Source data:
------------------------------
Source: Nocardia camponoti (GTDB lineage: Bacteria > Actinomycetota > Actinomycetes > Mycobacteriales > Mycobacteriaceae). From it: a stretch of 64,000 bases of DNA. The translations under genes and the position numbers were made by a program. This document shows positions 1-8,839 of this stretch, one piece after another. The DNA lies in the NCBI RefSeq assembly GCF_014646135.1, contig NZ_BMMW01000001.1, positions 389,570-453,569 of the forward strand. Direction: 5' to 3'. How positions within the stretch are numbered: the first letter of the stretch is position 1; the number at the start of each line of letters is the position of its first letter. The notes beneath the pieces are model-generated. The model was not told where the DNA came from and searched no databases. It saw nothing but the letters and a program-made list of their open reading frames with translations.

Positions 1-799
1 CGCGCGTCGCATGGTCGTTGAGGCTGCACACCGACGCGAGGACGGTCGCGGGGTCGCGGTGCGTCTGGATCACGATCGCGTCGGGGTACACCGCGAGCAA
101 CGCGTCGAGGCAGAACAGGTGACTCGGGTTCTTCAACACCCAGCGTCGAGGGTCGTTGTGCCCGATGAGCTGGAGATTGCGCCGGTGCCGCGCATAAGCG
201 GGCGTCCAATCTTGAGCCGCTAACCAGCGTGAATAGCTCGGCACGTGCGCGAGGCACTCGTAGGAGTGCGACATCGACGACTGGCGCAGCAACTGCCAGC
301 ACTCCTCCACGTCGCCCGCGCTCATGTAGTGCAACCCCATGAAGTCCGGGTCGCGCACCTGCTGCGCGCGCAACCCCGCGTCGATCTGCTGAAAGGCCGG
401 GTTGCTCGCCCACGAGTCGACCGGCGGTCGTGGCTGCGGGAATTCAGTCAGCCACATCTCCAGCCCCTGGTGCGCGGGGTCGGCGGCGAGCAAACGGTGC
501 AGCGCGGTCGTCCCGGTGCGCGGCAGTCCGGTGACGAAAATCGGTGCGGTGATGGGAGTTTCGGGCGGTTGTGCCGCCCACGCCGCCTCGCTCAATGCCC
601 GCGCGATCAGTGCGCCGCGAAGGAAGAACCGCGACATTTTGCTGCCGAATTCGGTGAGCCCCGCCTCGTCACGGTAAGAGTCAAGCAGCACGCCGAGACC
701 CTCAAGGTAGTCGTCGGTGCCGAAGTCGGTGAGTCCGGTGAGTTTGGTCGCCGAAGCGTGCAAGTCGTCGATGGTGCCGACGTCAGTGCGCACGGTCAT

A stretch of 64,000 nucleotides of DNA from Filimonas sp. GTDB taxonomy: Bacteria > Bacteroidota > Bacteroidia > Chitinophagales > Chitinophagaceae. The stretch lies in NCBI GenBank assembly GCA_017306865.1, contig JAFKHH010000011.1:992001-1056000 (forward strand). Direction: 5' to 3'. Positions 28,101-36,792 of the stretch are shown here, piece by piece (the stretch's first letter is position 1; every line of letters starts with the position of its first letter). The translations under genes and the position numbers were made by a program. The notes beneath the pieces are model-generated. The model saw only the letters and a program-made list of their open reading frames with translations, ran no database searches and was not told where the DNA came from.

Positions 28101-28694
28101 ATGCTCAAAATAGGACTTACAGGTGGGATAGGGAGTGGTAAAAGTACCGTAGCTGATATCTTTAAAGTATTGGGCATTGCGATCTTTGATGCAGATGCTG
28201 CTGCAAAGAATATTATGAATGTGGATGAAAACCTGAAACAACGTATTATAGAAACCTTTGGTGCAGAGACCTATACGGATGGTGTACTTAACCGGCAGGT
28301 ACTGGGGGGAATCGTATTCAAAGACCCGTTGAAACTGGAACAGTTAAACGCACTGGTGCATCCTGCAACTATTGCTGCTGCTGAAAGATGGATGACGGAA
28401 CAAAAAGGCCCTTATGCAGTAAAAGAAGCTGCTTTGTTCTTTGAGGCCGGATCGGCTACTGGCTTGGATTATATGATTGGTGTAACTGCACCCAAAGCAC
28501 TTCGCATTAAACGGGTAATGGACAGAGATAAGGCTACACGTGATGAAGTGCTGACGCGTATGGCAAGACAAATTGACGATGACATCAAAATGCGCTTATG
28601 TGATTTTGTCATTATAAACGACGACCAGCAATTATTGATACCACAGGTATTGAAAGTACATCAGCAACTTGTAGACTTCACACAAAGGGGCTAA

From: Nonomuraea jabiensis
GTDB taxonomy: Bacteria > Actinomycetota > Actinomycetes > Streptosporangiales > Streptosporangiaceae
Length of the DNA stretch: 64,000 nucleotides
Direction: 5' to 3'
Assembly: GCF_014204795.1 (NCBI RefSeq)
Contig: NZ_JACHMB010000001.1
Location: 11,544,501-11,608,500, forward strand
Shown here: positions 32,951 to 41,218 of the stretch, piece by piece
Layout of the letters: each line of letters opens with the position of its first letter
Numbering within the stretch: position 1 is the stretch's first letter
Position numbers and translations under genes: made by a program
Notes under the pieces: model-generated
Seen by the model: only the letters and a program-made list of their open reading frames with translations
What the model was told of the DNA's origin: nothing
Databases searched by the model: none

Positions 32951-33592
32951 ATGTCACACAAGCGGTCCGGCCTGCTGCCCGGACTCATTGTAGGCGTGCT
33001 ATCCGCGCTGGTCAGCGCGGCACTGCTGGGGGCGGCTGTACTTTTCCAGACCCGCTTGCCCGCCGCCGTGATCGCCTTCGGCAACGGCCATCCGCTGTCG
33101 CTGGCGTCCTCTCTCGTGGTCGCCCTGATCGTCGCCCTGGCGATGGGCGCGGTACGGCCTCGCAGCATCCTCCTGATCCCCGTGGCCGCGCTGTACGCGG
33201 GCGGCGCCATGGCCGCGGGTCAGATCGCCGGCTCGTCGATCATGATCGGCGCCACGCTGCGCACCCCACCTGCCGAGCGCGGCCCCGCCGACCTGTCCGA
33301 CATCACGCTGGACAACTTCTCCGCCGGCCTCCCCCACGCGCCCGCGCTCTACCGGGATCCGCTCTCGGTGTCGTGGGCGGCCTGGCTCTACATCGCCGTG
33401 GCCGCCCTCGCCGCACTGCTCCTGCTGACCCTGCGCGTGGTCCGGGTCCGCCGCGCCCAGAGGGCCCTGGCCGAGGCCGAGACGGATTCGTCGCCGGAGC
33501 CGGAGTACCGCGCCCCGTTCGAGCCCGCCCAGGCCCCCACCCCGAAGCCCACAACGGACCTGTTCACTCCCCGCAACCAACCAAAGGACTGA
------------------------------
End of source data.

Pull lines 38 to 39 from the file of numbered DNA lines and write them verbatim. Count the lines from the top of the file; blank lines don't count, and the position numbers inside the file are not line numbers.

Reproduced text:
33201 GCGGCGCCATGGCCGCGGGTCAGATCGCCGGCTCGTCGATCATGATCGGCGCCACGCTGCGCACCCCACCTGCCGAGCGCGGCCCCGCCGACCTGTCCGA
33301 CATCACGCTGGACAACTTCTCCGCCGGCCTCCCCCACGCGCCCGCGCTCTACCGGGATCCGCTCTCGGTGTCGTGGGCGGCCTGGCTCTACATCGCCGTG